DescriptionAn in-depth report on the causes, diagnosis, treatment, and prevention of osteoporosis.
Among the nonsurgical treatments for fractures are braces, plaster cases, and manipulation of the fracture. Such approaches have not been well studied to determine an optimal method, and patients should discuss all options with their physicians.
Reconstructive surgery is usually used for hip fractures and should be performed within 48 hours, assuming the patient has no other complicating medical conditions. After surgery, the patient should be mobilized within the first day. In one study, protein supplements helped people with hip fractures recover more quickly and reduced bone loss.
Percutaneous Vertebroplasty and Variants for Osteoporosis Fractures in the Spine
Percutaneous vertebroplasty and kyphoplasty are surgical procedures now being used to lessen pain. Data to date suggest that they are safe and provide pain relief for many patients. In some cases they may increase height. There have been few controlled trials, however, and more research is needed to determine long-term effects.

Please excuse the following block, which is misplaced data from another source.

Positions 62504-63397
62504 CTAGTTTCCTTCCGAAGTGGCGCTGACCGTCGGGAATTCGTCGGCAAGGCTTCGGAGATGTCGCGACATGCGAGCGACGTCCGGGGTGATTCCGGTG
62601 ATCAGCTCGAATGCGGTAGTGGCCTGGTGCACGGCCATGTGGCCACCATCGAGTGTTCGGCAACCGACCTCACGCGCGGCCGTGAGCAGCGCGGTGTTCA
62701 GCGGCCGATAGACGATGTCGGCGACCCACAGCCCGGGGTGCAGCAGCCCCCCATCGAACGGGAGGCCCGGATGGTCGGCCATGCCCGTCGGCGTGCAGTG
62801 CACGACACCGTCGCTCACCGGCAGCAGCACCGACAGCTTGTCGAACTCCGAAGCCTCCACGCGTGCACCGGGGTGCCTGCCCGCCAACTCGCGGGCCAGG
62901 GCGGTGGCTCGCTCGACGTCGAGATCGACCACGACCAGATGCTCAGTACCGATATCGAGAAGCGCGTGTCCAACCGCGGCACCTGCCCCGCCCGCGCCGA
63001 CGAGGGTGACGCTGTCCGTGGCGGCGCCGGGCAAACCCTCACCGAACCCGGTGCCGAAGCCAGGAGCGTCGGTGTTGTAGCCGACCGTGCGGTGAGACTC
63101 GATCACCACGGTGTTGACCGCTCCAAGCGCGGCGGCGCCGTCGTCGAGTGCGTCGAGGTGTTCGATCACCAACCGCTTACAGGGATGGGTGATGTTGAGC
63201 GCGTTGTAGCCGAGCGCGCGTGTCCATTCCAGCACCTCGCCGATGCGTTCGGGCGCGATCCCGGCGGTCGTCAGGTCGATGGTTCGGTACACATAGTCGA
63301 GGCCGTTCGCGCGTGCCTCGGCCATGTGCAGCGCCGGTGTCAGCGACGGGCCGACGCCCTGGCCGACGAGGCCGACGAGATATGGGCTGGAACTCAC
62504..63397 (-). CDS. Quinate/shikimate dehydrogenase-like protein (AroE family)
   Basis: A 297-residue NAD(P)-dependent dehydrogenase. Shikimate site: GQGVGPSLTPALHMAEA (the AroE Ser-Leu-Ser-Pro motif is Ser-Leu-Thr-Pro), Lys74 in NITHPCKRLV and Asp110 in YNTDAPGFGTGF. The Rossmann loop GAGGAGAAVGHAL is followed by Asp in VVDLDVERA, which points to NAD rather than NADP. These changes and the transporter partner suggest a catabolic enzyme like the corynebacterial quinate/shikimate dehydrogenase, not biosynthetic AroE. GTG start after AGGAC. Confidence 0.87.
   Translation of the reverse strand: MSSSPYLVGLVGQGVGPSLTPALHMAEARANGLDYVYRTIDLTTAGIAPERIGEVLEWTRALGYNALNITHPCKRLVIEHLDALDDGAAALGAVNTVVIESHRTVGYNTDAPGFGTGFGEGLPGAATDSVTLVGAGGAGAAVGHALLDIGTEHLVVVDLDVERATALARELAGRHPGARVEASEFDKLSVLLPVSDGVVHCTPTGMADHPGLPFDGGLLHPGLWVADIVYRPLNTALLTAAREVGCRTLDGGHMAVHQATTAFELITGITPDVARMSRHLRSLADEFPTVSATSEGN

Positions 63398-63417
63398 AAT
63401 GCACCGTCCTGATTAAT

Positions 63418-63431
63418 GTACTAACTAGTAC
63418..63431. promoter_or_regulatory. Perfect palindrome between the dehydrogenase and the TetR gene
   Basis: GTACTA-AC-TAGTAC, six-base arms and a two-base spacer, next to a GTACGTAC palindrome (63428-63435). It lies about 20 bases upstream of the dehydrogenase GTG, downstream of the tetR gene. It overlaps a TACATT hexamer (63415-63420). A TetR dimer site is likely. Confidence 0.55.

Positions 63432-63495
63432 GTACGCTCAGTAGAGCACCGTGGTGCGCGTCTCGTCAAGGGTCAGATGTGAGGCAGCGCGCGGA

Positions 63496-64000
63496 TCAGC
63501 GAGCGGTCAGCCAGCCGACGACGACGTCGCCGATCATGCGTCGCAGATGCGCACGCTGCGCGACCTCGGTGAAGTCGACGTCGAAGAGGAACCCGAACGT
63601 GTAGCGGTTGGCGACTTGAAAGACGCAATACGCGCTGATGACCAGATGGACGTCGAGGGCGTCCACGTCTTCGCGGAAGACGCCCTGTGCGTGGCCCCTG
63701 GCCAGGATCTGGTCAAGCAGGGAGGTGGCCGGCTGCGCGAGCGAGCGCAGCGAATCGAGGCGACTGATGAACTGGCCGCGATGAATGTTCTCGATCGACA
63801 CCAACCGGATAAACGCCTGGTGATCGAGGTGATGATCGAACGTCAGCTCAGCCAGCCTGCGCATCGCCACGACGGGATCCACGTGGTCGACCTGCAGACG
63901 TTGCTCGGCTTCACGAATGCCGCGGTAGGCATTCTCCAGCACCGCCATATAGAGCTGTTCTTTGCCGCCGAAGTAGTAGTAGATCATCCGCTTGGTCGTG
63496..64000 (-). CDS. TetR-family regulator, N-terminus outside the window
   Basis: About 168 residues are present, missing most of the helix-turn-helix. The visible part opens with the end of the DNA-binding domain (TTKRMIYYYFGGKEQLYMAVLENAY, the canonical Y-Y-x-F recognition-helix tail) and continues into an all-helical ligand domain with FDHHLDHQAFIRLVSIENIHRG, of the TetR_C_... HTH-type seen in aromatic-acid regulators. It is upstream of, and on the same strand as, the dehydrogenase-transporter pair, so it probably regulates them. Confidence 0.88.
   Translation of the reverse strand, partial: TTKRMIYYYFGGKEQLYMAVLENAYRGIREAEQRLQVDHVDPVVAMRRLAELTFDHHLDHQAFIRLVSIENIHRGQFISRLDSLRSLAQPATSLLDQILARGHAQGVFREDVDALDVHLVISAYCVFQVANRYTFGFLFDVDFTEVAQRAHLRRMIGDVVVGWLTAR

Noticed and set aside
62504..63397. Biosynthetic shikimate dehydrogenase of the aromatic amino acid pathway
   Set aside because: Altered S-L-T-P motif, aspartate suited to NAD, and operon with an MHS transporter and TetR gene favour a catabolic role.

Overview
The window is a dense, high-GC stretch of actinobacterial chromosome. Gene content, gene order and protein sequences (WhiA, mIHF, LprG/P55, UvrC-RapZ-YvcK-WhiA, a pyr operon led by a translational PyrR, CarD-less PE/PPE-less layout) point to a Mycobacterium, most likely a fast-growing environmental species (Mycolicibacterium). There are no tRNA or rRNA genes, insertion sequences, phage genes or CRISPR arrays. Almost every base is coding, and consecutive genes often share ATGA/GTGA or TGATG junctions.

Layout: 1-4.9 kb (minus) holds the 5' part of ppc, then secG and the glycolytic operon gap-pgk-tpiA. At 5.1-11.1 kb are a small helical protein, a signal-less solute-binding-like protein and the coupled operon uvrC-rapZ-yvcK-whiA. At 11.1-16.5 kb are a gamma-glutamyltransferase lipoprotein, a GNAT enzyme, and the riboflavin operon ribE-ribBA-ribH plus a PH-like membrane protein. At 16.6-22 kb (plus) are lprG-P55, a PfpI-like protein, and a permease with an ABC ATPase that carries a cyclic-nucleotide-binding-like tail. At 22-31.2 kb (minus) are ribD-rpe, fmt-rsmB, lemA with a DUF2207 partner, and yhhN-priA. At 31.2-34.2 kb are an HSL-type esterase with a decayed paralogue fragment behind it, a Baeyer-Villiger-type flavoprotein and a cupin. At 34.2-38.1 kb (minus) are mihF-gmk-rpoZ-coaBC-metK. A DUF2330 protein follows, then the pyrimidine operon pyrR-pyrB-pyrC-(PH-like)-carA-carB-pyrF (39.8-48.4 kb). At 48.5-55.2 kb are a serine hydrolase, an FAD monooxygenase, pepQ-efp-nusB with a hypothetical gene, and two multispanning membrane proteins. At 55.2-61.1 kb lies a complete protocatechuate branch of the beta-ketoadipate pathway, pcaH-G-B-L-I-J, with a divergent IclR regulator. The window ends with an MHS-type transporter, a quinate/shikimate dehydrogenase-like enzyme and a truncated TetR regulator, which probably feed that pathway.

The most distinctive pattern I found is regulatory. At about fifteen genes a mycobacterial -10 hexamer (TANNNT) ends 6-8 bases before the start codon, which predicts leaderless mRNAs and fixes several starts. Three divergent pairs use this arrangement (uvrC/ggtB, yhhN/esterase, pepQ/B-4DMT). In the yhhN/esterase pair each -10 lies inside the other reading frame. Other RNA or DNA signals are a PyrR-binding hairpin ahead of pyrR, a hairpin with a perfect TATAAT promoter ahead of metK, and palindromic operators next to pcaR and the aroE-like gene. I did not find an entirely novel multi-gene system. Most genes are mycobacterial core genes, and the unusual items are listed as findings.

Percutaneous Vertebroplasty. Percutaneous vertebroplasty involves the injection of a cement-like bone substitute into damaged vertebrae. It is proving useful for stabilizing the spine and relieving pain in patients with spinal compression fractures due to osteoporosis or cancer. Success rates of over 90% have been reported. Serious complications occur in fewer than 1% of cases.
Kyphoplasty. Kyphoplasty is a variant of percutaneous vertebroplasty that may help prevent kyphosis (hunchback) in patients whose spines have collapsed. The procedure inserts a balloon into the fractured vertebrae. As the balloon inflates, the spine is moved upward, to its original location. The balloon is then removed, and the bone and the core of the newly-erect vertebrae are filled with a cement. In one 2003 study, short-term symptom relief improved by 70% and was immediate. Long-term effectiveness is not yet known.